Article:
WATCH Chilling footage shows tiger shark stalking beach – before it killed swimmer, 56

Antonio Roseto Degli Abruzzi, 56, lost a large chunk of his right thigh after being bitten by an eight-foot fish as he swam in a popular-snorkelling area called La Piscinita on the Colombian island, which is famed for its white-sand beaches.

Graphic images published by local press and on social media showed him lying on his back after the attack.

Before being taken to hospital, HIS wound dripped heavily, eventually sending him into hypovolemic shock because of the severe blood loss he suffered.

The shark attack, which happened on Friday, has been described as a first in the area, which packed with hotels and diving centres is considered a top destination for snorkel fanatics.

An island government spokesman said: “There are diving programmes with professionals in which sharks pass nearby, but nothing has ever happened.”

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Diving instructor Mirla Zambrano, 50, added: “We are all very surprised. It’s the first time a shark has attacked a tourist in San Andres.”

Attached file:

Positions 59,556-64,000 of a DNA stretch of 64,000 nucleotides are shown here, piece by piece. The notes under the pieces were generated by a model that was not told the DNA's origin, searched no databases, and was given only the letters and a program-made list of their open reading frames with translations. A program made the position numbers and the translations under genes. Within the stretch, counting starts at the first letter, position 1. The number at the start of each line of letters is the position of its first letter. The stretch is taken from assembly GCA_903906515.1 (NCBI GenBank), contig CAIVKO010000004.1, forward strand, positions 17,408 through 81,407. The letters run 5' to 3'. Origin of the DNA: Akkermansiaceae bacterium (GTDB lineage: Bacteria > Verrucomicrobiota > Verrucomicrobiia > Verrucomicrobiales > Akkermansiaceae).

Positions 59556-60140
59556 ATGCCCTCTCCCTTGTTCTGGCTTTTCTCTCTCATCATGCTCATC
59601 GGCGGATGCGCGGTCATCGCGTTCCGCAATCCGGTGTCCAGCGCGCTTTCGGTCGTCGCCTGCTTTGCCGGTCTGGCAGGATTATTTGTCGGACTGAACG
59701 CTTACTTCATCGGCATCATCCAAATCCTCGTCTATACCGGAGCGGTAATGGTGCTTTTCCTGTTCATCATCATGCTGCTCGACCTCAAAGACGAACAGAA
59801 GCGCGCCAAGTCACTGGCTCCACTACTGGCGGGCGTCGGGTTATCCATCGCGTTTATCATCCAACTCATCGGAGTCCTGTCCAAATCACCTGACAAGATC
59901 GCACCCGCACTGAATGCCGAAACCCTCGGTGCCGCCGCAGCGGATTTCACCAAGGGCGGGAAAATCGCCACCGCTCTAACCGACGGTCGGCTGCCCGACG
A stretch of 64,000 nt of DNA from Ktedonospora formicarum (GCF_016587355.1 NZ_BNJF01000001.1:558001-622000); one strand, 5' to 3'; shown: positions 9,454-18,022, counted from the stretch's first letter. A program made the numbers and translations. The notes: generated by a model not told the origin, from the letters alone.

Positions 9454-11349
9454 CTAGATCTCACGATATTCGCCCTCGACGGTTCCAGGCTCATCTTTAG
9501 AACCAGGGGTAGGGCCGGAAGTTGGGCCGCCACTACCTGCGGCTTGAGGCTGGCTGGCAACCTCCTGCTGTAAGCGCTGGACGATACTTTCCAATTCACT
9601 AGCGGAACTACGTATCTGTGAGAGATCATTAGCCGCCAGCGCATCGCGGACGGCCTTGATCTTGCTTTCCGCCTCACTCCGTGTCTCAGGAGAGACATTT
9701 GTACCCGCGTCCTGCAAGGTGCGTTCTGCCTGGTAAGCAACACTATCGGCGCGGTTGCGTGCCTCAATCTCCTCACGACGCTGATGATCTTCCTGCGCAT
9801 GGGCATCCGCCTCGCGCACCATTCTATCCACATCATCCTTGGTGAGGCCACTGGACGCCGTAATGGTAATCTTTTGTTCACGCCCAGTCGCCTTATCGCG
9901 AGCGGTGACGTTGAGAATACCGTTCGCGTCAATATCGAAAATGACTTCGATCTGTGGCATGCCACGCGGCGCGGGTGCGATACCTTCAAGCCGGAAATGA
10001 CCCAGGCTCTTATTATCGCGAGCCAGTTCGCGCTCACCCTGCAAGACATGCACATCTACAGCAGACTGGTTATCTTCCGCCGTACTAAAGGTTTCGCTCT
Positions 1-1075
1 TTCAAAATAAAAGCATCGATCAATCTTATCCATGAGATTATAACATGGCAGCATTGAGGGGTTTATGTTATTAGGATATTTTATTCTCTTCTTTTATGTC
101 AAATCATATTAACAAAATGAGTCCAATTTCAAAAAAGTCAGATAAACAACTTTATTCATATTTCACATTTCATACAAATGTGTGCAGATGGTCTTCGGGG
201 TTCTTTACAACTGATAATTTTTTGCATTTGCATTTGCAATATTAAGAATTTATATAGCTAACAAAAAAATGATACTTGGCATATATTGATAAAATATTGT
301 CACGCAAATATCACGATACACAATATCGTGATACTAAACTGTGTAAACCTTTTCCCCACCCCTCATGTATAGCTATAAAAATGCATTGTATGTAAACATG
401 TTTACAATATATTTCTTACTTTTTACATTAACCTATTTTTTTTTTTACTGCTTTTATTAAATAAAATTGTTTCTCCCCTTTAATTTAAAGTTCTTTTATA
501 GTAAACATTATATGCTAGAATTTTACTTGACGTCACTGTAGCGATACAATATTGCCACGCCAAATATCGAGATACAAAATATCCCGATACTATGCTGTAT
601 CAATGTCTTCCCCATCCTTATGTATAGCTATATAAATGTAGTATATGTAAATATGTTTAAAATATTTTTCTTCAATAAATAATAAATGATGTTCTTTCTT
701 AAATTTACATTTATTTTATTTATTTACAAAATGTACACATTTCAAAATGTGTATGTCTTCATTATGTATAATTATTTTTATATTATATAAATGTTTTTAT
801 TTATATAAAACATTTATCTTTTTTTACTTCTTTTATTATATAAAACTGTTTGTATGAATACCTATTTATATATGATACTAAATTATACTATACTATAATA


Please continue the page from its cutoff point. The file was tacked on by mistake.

Mr Abruzzi’s bite has been linked to a tiger shark, the world’s fourth-biggest shark species.

As fast hunters — they are capable of reaching speeds of up to 20mph — and with teeth are so strong they can bite through the shell of a sea turtle or clam, they are second only to the great white in recorded fatal incidents involving humans.

Still, such attacks are rare.

Mauricio Valdonado, who risked his own life swimming out to bring the tourist back to shore, added: “He was on his own.”

La Piscinita, which translates into Little Swimming Pool, gets its name from the calm waters and the rocky format that make it look like a natural pool locked in between cliffs.

Visitors describe it on Tripadvisor as a “great place to swim with the fish”, with one saying after a recent trip: “A wonderful place. Very crystal-clear and warm water, a good spot to jump in and enjoy a moment in the water.”

San Andrés, around 470 miles north of the Colombian mainland, has historic ties to the UK.

Settlers from Barbados and England got to the island and the neighbouring island of Providence in the 17th century.

Welsh privateer Sir Henry Morgan used it in 1670 as one of the centres of his operations.

After a failed Spanish invasion of the islands in 1635, they were controlled by England until 1787.

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